INDIANAPOLIS (WISH) — It took more than 100 years but for the first time a sitting U.S. president has called the “1915 Events” that claimed over a million Armenian lives “genocide.”
Armenians around the United States this weekend are recognizing the 106th Remembrance Day, recognizing the years where the Ottoman Empire, now modern-day Turkey, is accused of conducting mass killings and the deportations of Christian minorities.
The Indiana Armenian community said President Joe Biden’s words on Saturday are another step toward reconciliation.
For 106 years, Armenians around the country have marked a solemn day in April, a day to remember the millions of lives lost from 1915-1917.
“This is something very painful for Armenians and other Christian minorities as well., and we would like to see that its recognized,” said Seda Arzumanyan, co-chair of the Armenian National Committee of Indiana.
During the mid 1910s, history shows the Ottoman Empire began a series of systematic killings and deportations in regions with a Christian minority. Of those who weren’t killed, many migrated to other countries including the United States.
Liza Babayan, another co-chair of the Armenian Committee of Indiana, said, “I’ve heard a lot of people say I’ve never heard about this, and its kind of painful because it was truly the first genocide of the 20th century.”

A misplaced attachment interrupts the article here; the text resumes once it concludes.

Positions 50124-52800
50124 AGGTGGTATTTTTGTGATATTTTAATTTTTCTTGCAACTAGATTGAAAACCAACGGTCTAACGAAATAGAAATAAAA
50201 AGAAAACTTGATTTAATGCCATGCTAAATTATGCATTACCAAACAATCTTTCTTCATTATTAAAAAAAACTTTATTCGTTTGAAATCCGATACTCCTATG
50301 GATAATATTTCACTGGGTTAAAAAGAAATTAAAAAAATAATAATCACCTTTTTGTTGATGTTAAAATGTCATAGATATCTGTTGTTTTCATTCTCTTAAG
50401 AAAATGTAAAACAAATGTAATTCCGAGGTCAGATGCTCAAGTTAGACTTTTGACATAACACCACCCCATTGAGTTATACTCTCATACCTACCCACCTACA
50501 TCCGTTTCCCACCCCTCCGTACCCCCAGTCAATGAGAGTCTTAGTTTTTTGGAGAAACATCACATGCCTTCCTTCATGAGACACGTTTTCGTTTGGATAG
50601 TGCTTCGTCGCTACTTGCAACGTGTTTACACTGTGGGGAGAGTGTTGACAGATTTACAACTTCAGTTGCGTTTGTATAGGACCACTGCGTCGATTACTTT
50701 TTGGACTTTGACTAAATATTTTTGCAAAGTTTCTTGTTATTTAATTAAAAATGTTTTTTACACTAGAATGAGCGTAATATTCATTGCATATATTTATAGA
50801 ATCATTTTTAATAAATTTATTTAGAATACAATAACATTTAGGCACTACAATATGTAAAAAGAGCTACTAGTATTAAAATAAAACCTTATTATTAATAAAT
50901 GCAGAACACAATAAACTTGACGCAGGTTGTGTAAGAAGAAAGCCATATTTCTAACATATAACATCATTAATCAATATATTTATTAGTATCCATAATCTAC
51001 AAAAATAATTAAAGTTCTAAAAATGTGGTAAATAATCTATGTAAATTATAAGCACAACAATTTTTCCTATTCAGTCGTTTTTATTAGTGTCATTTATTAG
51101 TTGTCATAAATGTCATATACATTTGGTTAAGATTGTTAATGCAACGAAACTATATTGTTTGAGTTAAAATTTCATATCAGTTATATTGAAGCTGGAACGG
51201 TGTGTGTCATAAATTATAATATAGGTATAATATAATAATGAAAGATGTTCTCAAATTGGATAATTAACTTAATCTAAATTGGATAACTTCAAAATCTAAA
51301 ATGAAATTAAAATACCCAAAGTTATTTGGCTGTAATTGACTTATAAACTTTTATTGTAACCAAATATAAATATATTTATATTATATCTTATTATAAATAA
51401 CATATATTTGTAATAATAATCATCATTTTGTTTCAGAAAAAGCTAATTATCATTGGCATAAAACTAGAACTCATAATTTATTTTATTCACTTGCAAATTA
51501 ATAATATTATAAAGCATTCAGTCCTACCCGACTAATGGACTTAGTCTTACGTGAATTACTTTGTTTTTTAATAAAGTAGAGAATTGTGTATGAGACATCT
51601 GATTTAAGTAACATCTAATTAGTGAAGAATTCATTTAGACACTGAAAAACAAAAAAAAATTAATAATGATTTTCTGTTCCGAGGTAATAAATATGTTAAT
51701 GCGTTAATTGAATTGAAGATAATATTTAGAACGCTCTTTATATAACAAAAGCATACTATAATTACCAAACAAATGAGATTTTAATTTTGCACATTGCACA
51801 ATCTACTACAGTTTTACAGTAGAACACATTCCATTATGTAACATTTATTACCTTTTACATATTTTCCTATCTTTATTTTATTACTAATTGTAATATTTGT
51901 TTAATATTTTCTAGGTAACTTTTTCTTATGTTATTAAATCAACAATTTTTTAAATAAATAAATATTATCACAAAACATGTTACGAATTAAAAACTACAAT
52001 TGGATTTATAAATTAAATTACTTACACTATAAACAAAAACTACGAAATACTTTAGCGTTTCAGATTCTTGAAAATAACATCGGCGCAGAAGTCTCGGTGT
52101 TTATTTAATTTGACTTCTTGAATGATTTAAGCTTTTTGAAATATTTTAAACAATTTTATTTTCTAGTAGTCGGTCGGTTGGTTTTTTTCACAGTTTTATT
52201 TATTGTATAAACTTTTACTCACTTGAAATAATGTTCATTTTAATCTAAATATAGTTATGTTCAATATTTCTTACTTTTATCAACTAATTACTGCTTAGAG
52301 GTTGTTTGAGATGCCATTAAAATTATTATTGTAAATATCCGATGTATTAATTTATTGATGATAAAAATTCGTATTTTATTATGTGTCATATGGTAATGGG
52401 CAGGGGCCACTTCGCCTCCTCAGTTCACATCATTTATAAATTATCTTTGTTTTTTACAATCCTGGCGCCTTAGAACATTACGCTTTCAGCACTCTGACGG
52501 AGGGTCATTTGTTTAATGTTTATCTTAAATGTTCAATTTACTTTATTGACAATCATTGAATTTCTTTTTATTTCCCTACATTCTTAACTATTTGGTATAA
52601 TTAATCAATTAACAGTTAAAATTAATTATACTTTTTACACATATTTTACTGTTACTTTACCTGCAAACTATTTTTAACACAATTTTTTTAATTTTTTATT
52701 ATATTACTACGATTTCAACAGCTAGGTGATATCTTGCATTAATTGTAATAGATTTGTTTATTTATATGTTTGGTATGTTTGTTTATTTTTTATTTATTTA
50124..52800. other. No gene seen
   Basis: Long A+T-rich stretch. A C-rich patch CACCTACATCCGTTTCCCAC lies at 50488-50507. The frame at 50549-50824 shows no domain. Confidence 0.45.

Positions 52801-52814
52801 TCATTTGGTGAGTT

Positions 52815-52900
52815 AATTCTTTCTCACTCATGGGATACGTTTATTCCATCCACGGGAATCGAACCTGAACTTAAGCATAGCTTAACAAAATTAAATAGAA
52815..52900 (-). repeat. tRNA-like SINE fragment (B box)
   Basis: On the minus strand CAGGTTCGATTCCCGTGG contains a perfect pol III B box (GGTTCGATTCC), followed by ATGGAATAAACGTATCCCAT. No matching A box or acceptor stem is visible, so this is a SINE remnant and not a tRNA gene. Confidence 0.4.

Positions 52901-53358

Even now instead of calling the killing “genocide,” Turkish leaders tweeted in reference to the incident as the “1915 events.” It’s a stand American leaders also have taken until Biden’s statement Saturday.
“Hearing President Biden say the word ‘genocide’ used toward the atrocities that were committed toward Armenians and other minorities Christian minorities is important,” Babayan said.
On Friday, Indianapolis-area Armenians came together to recognize the day at an event in Westfield. That said it is important that the United States take a lead as it’s a leading superpower that promotes human rights and values.
“And I’m happy that finally the U.S. president spoke about the truth,” Arzumanyan said.
Armenia faces unrest even today. Back in September, a 44-day war started; it claimed more Armenia lives. Armenians now living in Indiana said that event felt like an extension of what their elders experienced more than 100 years ago.